The writers seem to have done thorough research on the military application of psychological terror and warfare. Each element of the snark hunt is done with precision and with a calculated goal in mind. From cutting off all escape routes to using plants to keep a mob mentality ruling, Gall's plan builds tension as our heroes face overwhelming military odds and an entire city pitted against them. It is a scenario I have seldom seen, and it works perfectly as the next hurdle for the protagonists.

Another welcome plot piece was the use of Inspector Kabuto; we last saw him in volume four, and it seemed that he would become a minor and forgotten character in the story. However, he is brought back in a manner that is not contrived and fits nicely into the unfolding plot. He is the quintessential good cop in a corrupt department but manages to rally the troops to help out Ryo and the rest of the ARMs team fight back against the Red Caps.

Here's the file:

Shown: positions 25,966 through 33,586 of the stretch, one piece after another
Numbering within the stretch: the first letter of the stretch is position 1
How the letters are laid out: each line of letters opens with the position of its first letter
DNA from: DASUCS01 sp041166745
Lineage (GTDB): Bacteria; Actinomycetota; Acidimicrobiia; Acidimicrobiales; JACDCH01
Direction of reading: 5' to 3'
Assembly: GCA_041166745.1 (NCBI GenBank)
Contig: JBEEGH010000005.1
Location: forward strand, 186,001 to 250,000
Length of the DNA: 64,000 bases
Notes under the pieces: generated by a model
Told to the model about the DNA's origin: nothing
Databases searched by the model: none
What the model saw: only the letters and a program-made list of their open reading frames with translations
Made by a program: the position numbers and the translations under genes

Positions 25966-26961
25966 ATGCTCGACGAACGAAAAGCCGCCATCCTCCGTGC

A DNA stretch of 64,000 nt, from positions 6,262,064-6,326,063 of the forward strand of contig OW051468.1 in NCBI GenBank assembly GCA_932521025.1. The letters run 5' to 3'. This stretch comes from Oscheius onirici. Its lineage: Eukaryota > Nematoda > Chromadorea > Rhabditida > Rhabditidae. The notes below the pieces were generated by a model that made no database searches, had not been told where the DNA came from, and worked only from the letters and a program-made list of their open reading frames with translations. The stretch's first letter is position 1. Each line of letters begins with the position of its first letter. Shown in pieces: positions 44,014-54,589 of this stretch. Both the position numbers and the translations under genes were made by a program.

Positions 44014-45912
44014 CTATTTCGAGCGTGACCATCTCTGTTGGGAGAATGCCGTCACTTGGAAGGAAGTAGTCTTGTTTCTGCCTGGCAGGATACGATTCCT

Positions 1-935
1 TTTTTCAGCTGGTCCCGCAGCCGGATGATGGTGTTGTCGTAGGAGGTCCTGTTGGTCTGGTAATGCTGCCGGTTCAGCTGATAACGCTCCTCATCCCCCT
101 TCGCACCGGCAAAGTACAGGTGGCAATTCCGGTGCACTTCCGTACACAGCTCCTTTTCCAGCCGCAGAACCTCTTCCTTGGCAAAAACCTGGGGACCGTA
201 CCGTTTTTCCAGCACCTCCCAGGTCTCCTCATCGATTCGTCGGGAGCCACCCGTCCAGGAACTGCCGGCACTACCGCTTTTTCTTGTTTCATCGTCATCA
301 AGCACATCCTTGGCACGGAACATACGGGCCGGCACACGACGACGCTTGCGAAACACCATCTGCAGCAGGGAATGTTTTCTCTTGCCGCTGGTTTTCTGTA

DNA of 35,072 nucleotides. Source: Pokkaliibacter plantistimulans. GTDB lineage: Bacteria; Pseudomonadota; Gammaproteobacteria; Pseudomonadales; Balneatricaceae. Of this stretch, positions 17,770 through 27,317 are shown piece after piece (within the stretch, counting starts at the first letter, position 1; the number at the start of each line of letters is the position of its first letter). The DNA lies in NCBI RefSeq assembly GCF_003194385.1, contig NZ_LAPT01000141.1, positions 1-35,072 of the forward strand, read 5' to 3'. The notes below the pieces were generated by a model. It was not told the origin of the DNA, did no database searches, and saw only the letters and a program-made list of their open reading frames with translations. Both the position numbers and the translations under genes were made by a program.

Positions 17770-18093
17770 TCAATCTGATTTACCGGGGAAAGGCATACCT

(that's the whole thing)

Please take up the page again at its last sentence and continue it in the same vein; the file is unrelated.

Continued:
The only letdown on this volume would be the melodramatic moments sprinkled throughout the three episodes. While some of them are used to further develop the characters and their past, they just felt trite against the backdrop of the psychological battle being waged. Despite these moments, all three episodes had my full attention and had me cursing Viz's low episode count per disc.

One last complaint would be with the translation Viz used for the subtitles. While it is not as loose as the dub dialogue, there were numerous instances of modern slang that was difficult to imagine modern-day Japanese teenagers would use. For example, Hayato calls the Red Caps "ass clowns" at one point. The translation has always felt a bit loose to me, but this was the first volume where it became a distraction. Despite the melodrama and the translation, this volume continues to build a series that entertains me more than I ever imagined it would.

In Summary:
Project ARMS continues to impress and surprise me with each volume. The snark hunt's use of psychological warfare is a well thought out plot device adding an interesting wrinkle to the story. A few melodramatic bits aside, I really enjoyed this batch of episodes; they managed to balance character development, action, and exposition to create quite the cliffhanger.

Japanese Language,English Language,English Subtitles

Review Equipment
Mitsubishi 27" TV, Pioneer DVL-919, Sony STR-DE915 DD receiver, Bose Acoustimass-6 speakers, generic S-Video and audio cable.